Persons involved in charities that support persons with particular medical conditions will also be keenly interested in the topic.
Finally, the Ministry of Health, which often mediates between the aforementioned groups and the Government, is at the centre of the debate. However, persons in the Ministry may come and go, a factor that often contributes to weak accountability for health sector performance.
How parliamentarians can influence the discourse and decisions
Parliamentarians are especially well-placed to generate interest and influence decision-makers. After all, their primary role is to represent their constituents. Some may represent urban constituencies that, due to their high population density, are likely to have a large hospital. Others may represent rural populations served by small medical centres or mobile services. Wherever they were elected, from time to time they meet with constituents and usually have an office that receives letters and messages on matters of concern to the people they represent. They should know what their constituents want and should be informing them of what is being done by the government and what to expect. In some cases, they will have ready access to trade union representatives, employers’ associations and other groups for whom health is an important subject.
In most countries the Parliament – or it may be referred to as the National Assembly, as in Kenya – has an oversight mandate which includes exercising oversight over national revenue and its expenditure. So parliamentarians have a direct say in what is spend on health, as well as in other sectors. In parliament they have the opportunity to speak on the topic in open debate; and they can exchange views with other members of parliament, with personnel in the Ministry of Health, and with Cabinet members and other decision-makers.
Access to the media, both locally and nationally, is a major advantage afforded to parliamentarians. That can provide the opportunity to convey information on health needs, the level of investment required and spending by government and other parties.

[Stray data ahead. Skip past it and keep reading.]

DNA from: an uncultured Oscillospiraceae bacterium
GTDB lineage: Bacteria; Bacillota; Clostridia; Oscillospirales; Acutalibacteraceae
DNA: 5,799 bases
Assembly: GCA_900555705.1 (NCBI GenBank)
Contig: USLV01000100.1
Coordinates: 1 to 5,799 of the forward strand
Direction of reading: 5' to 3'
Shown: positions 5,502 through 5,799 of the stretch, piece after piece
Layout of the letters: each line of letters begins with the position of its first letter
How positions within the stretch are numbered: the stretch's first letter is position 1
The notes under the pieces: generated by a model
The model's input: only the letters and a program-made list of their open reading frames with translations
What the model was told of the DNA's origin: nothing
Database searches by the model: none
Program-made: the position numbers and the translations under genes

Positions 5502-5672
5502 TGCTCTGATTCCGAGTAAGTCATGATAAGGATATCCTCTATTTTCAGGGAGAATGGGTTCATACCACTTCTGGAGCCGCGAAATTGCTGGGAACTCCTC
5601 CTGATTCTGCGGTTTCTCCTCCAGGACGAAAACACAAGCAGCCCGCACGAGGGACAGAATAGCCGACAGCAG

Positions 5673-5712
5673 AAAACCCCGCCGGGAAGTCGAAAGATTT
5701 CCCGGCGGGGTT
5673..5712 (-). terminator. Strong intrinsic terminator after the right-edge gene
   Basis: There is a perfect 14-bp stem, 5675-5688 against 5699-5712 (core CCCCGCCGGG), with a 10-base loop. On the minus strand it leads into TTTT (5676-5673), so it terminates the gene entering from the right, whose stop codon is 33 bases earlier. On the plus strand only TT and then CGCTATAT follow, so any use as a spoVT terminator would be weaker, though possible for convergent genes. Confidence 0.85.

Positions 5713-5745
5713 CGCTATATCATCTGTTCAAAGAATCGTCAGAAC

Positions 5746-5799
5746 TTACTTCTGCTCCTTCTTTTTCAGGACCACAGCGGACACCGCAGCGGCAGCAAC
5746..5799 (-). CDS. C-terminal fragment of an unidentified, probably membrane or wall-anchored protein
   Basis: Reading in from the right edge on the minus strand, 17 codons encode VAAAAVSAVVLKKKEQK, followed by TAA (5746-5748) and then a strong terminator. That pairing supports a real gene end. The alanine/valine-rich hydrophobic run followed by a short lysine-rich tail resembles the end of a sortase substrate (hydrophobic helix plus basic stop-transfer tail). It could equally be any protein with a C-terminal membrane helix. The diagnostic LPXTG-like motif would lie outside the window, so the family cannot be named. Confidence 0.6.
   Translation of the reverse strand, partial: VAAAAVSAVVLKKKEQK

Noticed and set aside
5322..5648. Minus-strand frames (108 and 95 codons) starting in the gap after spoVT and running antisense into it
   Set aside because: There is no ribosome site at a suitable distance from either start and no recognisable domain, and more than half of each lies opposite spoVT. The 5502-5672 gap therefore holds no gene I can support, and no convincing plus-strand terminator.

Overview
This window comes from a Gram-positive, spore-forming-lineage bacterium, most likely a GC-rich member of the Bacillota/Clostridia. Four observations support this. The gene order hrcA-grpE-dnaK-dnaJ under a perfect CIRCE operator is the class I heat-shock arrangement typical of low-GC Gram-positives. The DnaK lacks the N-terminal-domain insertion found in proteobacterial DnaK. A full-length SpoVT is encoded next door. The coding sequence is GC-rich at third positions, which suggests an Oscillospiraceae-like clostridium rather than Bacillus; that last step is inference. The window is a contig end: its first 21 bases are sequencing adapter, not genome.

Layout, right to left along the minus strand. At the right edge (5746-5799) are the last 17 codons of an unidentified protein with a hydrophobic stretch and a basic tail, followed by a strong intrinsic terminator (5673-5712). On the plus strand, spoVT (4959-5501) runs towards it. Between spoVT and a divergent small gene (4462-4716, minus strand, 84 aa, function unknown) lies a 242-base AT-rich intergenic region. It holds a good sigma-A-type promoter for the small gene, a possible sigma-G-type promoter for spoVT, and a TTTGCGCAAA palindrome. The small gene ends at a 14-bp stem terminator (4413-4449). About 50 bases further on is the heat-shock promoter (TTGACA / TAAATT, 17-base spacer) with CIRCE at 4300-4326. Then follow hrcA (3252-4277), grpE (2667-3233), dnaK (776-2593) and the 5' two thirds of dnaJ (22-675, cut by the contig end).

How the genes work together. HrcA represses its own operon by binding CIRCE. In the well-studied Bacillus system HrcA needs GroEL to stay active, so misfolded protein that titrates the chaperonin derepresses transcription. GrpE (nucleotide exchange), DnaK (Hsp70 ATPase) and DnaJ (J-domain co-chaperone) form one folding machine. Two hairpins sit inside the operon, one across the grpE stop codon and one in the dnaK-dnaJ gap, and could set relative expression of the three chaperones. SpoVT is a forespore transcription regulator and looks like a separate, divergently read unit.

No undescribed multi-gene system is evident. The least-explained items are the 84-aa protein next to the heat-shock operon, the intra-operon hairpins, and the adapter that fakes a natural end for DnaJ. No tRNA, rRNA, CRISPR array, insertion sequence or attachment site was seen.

The parliamentarian’s skillset
A parliamentarian is a successful politician with the ability to communicate. Speaking – whether in parliament, at press conferences or in constituency meetings – is a key part of the job. Convincing listeners is easy when the audience is friendly but, on occasion, the audience may be hostile. A politician, however well briefed, must be able to think on her/his feet and maintain composure.
Parliamentarians recognize the importance of retaining allies and forming alliances. These are required to build a reputation with a wider field of influence. Those alliances can also help spread the message about increasing health spending.
The Global Fund places high importance on its interactions with parliamentarians. Not only are they influential for the reasons explained above, but they are also well placed to monitor health spending and ensure its efficient usage. However, for parliamentarians to convey the right messages and to be able to respond convincingly to questions on health investment, they need to be prepared and have the necessary data readily available. Therefore, in countries where there is a good prospect of engaging with parliamentarians, the Global Fund prepares briefing papers for them. Those papers provide comprehensive information on the health system status and expenditure history in the country, including the health financing sources. These might be published in due course as they would be of interest to a broad spectrum of readers.
If it proceeds with its current plan, the Global Fund will, over the next few years, help organize National Financing Dialogues (NFDs) in selected African countries. It will be interesting to observe how parliamentarians participate in and contribute to these NFDs.